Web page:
The title of the study sounds ho-hum enough: "New Lives for Poor Families?" But the results being published this week by researchers at Berkeley, Columbia, Stanford and Yale could cause trouble for Bush's welfare-reform plans. Funded in part by the Department of Health and Human Services since the Clinton Administration, the report charts the effects of 1996 welfare reforms on more than 700 mothers and their young children. The overall picture is bleak. While mothers' earnings rose modestly, many still lived in roach-infested housing, had to skimp on food and spent fewer hours singing and telling stories to their children. One bright spot: toddlers in day-care centers cognitively outpaced their peers in home settings by three months or more.
HHS staff members were less than enthusiastic about the report, according to co-author Bruce Fuller, a professor at the University of California, Berkeley. When researchers presented their findings at a tense February meeting, Fuller says, HHS "requested that we delay release by two months." Why all the fuss? The debate over reauthorizing the landmark 1996 Welfare Reform Act is heating up, and the Administration wants to increase the workweek of welfare recipients from 30 hours to 40 hours while holding current child-care funding steady at $4.8 billion. The National Governors Association and the National Conference of State Legislatures, seeing sagging state budgets, have critiqued the plan. Bills introduced by Senate and House Democrats would boost child-care subsidies by up to $11.25 billion. The report's child-care findings will not exactly help the White House make its case for cuts.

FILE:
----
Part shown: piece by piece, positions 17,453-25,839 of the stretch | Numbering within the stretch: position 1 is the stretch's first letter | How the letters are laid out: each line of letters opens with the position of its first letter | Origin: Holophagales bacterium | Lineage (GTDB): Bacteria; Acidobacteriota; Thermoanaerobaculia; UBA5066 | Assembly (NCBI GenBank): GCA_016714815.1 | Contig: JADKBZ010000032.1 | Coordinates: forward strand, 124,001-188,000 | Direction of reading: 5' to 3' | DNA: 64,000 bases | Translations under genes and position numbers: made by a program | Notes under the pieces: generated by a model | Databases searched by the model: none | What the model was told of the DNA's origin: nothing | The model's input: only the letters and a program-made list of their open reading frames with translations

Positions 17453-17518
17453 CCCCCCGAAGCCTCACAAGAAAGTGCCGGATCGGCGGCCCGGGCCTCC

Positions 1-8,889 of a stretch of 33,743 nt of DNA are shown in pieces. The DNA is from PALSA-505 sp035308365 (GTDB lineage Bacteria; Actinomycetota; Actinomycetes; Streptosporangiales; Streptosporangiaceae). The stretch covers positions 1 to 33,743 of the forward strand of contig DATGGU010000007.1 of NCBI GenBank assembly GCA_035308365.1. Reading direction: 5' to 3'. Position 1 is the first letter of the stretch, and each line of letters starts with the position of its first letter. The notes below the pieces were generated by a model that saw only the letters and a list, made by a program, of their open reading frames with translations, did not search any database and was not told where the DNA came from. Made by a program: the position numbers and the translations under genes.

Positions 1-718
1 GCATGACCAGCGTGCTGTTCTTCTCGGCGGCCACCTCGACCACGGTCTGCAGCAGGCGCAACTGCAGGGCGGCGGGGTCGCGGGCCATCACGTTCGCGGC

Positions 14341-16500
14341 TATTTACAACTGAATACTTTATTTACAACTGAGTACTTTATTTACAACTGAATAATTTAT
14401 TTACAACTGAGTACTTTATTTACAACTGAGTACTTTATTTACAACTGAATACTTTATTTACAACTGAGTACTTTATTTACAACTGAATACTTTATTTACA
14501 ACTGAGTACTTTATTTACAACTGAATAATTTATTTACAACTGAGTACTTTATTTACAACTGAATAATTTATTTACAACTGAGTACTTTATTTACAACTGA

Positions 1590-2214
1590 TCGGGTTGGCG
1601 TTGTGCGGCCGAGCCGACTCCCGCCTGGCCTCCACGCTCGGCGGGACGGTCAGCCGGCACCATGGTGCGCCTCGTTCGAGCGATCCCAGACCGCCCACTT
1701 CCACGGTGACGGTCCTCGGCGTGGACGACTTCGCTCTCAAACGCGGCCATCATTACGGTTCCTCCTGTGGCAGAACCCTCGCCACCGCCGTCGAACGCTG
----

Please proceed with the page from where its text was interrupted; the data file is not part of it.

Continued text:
When asked about child-care funding at a Senate hearing last month, HHS Secretary Tommy Thompson cited the nation's budget, pinched by the war on terror. The Administration also points out that it is addressing children's well-being with its pledge of $300 million to promote healthy marriages. Did the Administration try to postpone a report that could be embarrassing? Wade Horn, Assistant Secretary for Children and Families at HHS, says that "would have been inappropriate," and he is "chalking it up to misperception." --By Jodie Morse